Monday, December 17, 2012
As a parent, I have cried numerous times over the weekend. Picking up my son's dinosaurs and Legos, thinking of the toys those children left behind. Sharing chocolate-chip pancakes with my kiddoes on Saturday morning, thinking of the weekend those children never woke up to. Singing "I Won't Grow Up" from "Peter Pan" with my daughter, thinking of those children who will, indeed, never grow up.
As a teacher, I was shaken to the core on my commute this morning. I replayed numerous nightmare scenarios in my mind, imagining all the points of entry a gunman would have into our school. Mentally plotting out hiding spots for my students in the various classrooms and spaces I teach in. Thinking of what I would possibly to say to them in such a situation. What I did tell them this morning was that I would protect them by any means necessary; that they would be safe.
As a citizen, I am outraged. There are so many questions, which will never be answered. What was Adam's motive? Why an elementary school? Why did his mother have all those guns? Why is it so easy to buy a weapon (and multiple ones at that)? Why don't the mentally ill have better access to health care?
And the worst...why did God allow this to happen?
As we enter into the holiday season, I am not seeking any answers. Instead, I am fully embracing and welcoming the usual Christmas craziness. I will not complain. I will not get stressed. I will accept life for the big beautiful mess that it is, and I will squeeze my precious children very tightly through it all.
Wednesday, December 05, 2012
I am obsessed. I walk through every day and have to buy something: a cone of roasted cashews, a lavender sachet for my Secret Santa, you name it. But something caught my eye the other day that not only caused me to stop for a moment, but gave me something to ponder the whole ride home until bedtime.
There is a "Wishing Wall" set up at the entrance (you can see it on the left in the pic above). For $4, you buy an ornament, write your "wish" on it, and hang it on the wall for all to see. ($1 goes to the Make-A-Wish foundation.)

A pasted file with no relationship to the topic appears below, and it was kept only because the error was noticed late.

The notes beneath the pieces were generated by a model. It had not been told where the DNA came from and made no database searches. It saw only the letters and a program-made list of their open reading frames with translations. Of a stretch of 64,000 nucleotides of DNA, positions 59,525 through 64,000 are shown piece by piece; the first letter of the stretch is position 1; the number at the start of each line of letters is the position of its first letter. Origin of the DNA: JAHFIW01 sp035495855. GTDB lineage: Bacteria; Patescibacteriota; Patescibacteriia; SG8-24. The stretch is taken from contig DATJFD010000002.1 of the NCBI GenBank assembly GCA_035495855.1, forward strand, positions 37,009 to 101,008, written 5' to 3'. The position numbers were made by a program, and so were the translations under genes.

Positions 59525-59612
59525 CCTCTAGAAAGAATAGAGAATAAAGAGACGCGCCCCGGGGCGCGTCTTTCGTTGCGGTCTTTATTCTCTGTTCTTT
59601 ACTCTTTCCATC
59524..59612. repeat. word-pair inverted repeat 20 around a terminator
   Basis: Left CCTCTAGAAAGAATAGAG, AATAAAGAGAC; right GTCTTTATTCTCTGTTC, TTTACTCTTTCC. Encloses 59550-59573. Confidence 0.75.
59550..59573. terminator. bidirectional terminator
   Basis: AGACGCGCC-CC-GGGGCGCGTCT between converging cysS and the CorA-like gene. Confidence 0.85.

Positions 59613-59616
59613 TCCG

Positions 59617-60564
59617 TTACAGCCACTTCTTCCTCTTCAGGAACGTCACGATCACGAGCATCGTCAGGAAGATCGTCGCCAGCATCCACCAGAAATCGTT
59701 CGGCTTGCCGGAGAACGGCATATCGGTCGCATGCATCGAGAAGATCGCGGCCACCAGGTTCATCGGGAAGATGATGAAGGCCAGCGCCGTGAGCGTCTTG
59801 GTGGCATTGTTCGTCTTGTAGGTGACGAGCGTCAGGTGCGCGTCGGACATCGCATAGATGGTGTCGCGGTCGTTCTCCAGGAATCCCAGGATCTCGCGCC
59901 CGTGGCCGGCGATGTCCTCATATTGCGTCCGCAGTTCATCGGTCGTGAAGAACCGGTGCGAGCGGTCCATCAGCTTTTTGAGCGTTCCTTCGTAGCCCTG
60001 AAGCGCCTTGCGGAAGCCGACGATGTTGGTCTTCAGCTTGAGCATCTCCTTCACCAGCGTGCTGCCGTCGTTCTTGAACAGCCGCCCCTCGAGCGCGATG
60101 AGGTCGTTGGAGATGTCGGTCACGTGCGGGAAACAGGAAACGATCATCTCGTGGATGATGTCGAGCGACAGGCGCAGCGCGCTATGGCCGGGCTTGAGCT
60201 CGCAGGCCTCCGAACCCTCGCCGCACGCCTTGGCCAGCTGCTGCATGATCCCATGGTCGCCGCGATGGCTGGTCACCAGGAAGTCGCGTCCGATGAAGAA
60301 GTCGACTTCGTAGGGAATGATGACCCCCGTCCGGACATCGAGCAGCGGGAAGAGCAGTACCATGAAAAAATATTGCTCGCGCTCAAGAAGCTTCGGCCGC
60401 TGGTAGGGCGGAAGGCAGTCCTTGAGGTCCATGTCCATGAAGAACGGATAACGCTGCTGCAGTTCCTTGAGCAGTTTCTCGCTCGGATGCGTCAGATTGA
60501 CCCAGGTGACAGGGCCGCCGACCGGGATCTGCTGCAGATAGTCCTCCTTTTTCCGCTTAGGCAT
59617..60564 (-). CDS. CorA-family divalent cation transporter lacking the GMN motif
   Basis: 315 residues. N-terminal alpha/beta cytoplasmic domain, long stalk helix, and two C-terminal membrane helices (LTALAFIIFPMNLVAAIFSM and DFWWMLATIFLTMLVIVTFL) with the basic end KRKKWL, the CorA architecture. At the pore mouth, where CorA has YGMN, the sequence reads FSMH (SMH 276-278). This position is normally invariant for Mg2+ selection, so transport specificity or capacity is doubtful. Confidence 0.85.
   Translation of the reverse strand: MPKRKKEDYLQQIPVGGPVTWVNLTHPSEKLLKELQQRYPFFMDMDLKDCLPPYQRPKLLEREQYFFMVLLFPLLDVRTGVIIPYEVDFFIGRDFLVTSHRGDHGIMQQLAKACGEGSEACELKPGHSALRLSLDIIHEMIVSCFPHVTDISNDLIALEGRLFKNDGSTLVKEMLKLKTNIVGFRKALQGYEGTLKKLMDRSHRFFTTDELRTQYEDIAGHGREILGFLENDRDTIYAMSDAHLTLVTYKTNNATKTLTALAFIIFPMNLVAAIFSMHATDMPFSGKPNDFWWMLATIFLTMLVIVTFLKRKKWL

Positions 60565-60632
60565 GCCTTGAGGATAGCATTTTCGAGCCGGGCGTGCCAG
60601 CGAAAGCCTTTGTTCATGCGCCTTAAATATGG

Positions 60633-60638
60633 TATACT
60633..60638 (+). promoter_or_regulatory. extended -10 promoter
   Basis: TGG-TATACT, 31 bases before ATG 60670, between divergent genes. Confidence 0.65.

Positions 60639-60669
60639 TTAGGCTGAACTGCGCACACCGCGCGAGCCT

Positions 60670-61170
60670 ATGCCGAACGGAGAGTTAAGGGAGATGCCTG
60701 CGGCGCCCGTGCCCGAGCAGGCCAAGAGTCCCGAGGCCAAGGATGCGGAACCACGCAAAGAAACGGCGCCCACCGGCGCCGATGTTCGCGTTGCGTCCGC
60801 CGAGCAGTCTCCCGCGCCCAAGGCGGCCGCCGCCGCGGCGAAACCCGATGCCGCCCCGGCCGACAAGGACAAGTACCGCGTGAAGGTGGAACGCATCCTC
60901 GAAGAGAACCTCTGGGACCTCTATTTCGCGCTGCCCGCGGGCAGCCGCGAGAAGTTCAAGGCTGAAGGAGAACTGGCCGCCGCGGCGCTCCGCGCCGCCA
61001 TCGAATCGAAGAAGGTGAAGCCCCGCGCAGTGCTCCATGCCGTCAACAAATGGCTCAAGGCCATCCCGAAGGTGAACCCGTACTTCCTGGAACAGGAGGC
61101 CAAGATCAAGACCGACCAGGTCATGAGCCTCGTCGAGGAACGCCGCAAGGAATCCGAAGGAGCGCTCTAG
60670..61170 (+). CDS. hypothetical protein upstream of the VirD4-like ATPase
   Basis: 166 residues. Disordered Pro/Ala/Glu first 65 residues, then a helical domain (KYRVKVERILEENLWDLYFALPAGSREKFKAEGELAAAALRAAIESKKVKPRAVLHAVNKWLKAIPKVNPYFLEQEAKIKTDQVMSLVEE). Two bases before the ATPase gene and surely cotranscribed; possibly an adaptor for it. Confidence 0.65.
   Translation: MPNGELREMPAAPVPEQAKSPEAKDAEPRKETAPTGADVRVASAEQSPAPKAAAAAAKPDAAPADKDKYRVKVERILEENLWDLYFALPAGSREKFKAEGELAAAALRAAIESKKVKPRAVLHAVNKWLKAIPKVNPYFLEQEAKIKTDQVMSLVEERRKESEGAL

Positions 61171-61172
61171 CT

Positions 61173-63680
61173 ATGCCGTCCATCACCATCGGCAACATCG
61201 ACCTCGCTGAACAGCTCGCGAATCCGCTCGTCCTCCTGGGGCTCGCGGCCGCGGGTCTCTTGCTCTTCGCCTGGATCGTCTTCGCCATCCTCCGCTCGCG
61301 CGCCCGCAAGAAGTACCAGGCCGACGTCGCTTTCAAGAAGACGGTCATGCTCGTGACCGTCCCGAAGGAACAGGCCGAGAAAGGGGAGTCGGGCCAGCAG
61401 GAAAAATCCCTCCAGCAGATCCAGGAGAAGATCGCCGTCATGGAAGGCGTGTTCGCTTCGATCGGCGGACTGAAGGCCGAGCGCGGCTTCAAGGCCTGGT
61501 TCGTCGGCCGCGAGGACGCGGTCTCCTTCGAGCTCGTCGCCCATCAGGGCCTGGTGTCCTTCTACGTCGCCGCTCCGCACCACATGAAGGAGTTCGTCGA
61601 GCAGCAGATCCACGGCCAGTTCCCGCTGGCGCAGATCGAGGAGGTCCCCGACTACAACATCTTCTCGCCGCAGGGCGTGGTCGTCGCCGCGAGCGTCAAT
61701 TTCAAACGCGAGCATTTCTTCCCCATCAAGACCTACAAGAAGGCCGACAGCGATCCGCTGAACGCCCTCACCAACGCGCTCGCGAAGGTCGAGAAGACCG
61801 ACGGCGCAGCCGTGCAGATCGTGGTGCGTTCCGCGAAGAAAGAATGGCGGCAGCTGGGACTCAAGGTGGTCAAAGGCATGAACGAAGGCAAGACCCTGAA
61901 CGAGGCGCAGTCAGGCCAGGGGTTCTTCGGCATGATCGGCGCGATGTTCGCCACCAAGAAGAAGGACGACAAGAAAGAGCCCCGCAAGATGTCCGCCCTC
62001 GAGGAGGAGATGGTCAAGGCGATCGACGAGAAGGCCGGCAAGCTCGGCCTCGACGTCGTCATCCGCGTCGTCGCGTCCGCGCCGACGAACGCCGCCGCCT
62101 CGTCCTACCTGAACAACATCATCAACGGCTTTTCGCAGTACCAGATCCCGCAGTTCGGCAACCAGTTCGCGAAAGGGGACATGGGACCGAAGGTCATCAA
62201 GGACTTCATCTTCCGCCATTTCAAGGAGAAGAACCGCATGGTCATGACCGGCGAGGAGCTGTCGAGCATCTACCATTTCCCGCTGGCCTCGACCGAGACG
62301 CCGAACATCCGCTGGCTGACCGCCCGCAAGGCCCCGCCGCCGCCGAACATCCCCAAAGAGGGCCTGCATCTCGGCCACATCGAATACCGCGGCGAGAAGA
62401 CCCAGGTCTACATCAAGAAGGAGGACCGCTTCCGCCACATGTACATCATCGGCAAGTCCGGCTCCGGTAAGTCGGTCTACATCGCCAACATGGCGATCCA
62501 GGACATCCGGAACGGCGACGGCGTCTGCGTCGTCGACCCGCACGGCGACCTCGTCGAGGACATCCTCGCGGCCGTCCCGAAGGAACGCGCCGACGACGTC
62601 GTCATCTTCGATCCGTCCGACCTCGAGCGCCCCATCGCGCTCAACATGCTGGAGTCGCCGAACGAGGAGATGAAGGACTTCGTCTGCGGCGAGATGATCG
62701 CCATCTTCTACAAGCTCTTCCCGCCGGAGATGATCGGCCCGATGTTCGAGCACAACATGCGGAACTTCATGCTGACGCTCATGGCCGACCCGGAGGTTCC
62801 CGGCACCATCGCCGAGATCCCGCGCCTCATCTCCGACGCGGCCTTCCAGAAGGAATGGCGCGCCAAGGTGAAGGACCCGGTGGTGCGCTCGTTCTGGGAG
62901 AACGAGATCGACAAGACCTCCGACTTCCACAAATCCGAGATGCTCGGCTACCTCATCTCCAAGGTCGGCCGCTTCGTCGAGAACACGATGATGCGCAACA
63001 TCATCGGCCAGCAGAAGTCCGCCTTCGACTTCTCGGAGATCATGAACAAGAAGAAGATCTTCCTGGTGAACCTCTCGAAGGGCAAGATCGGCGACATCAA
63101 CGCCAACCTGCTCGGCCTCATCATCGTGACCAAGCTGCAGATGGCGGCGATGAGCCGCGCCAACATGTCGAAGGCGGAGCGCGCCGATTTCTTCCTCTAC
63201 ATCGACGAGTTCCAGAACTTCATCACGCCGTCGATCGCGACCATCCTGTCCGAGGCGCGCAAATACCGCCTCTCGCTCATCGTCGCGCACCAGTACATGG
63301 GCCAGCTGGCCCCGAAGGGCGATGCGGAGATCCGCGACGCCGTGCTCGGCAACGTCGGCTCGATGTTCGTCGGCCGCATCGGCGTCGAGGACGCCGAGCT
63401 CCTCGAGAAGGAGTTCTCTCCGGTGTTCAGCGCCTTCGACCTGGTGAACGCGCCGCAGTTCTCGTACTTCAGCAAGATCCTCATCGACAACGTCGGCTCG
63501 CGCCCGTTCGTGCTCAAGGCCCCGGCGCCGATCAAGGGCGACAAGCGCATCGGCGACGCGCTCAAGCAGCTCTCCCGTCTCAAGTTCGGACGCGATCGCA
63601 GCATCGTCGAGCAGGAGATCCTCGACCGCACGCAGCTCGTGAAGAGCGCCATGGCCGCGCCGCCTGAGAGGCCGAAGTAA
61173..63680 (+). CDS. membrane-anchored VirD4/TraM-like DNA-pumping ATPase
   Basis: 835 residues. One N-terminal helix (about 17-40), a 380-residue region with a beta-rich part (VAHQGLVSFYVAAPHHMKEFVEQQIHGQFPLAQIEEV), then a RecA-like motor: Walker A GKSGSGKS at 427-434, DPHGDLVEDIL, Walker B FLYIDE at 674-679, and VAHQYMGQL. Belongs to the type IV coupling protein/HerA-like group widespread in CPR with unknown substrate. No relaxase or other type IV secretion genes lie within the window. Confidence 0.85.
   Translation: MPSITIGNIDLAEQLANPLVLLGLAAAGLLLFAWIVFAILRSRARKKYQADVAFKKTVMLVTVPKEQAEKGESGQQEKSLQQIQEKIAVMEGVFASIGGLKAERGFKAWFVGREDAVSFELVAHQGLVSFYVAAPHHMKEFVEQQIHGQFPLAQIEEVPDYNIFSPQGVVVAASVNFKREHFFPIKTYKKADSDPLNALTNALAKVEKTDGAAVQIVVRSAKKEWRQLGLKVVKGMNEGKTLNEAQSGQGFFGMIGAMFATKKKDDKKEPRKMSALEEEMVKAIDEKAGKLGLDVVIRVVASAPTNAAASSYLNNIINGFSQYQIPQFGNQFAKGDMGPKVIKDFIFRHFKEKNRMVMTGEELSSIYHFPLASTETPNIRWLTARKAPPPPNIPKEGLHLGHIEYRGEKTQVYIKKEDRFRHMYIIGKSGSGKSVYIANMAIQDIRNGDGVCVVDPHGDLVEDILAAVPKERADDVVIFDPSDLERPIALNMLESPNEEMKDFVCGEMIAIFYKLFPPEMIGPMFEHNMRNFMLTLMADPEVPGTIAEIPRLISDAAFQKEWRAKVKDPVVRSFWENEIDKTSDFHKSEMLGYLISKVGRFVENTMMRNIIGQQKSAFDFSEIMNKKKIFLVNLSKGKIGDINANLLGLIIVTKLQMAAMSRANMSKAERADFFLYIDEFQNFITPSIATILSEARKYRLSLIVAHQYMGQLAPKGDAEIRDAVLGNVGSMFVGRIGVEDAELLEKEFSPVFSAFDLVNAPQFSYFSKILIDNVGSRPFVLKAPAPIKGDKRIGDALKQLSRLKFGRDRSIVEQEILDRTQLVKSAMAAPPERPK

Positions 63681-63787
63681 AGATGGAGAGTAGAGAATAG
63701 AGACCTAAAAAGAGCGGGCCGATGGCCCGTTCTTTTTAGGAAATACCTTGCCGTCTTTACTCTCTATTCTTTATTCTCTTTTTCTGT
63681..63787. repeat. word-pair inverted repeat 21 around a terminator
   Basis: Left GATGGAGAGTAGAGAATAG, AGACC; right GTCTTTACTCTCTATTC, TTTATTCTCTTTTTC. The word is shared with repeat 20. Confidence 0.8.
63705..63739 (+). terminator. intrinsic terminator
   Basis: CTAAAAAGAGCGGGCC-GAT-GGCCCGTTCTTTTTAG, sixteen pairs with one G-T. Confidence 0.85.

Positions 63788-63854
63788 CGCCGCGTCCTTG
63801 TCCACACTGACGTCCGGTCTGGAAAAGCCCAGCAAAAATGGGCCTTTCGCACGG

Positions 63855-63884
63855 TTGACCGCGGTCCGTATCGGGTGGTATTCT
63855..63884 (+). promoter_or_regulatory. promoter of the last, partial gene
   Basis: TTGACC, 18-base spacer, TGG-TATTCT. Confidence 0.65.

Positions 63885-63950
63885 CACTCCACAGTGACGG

I paused for a while and read all of the ornaments. Some were hilarious ("TO MEET ONE DIRECTION PLEEEEZZZZ!"); others were painfully poignant ("for mom to beat cancer"). All, however, naturally had a sense of longing, hope, and faith.
I started thinking about what my wish would be for this year. Obviously there are the usual general wishes for the common good (peace, joy, etc.). But personal wishes?
I was happily stumped. All of my wishes have come true.
At the risk of sounding obnoxious...it's true. I have an amazing husband, two beautiful kidlets, a happy home life, good friends, a job I love, health...everyone I love seems to be in a good place.
Is it just age, I wondered? Am I just more content, at 36, then I was 10 or 15 years ago?
So I did a little experiment on the way home. I tried to think back to the year 1997--a year that profoundly changed my life, for a number of reasons--to see what exactly I would have wished for, had there been a "Wishing Wall" in my life that Christmas...
2011...to find a job that fits my professional and personal needs
2010...to be home with my baby girl
2009...that TJ will adjust well to his new brother or sister
2008...to start acting again
2007...to not miss Loyola (and our lives in NYC/Jersey City) so dreadfully
2006...for a healthy baby
2005...to know what "the next step" should be
2004...to find peace in my new job
2003...to get out of the city
2002...to be home in PA for Christmas
2001...to be with my fiancee during the holidays
2000...to know what the future holds
1999...to be a better teacher
1998...to fall in love
1997...to be a better person
It's kind of an interesting assignment...to view your life through the lens of desire, and observe how those hopes changed (or were exceeded beyond your wildest imagination!).
I couldn't ask for anything else this Christmas. I am truly blessed. So I guess my wish this year is related to gratitude...how to channel this joy and contentment into somehow paying it forward.